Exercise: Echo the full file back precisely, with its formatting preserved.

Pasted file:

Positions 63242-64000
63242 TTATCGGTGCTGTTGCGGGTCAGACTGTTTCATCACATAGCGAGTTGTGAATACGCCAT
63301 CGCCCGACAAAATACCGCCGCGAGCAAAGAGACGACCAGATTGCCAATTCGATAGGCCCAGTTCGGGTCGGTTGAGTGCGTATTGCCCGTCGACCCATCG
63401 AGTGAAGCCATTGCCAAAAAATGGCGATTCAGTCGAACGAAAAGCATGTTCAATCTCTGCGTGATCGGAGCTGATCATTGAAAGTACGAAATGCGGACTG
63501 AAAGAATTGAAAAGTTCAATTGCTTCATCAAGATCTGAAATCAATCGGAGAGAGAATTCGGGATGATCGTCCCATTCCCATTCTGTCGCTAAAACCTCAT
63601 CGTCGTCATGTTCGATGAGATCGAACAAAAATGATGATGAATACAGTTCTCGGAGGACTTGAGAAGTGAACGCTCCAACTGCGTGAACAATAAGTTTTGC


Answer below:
Positions 63242-64000
63242 TTATCGGTGCTGTTGCGGGTCAGACTGTTTCATCACATAGCGAGTTGTGAATACGCCAT
63301 CGCCCGACAAAATACCGCCGCGAGCAAAGAGACGACCAGATTGCCAATTCGATAGGCCCAGTTCGGGTCGGTTGAGTGCGTATTGCCCGTCGACCCATCG
63401 AGTGAAGCCATTGCCAAAAAATGGCGATTCAGTCGAACGAAAAGCATGTTCAATCTCTGCGTGATCGGAGCTGATCATTGAAAGTACGAAATGCGGACTG
63501 AAAGAATTGAAAAGTTCAATTGCTTCATCAAGATCTGAAATCAATCGGAGAGAGAATTCGGGATGATCGTCCCATTCCCATTCTGTCGCTAAAACCTCAT
63601 CGTCGTCATGTTCGATGAGATCGAACAAAAATGATGATGAATACAGTTCTCGGAGGACTTGAGAAGTGAACGCTCCAACTGCGTGAACAATAAGTTTTGC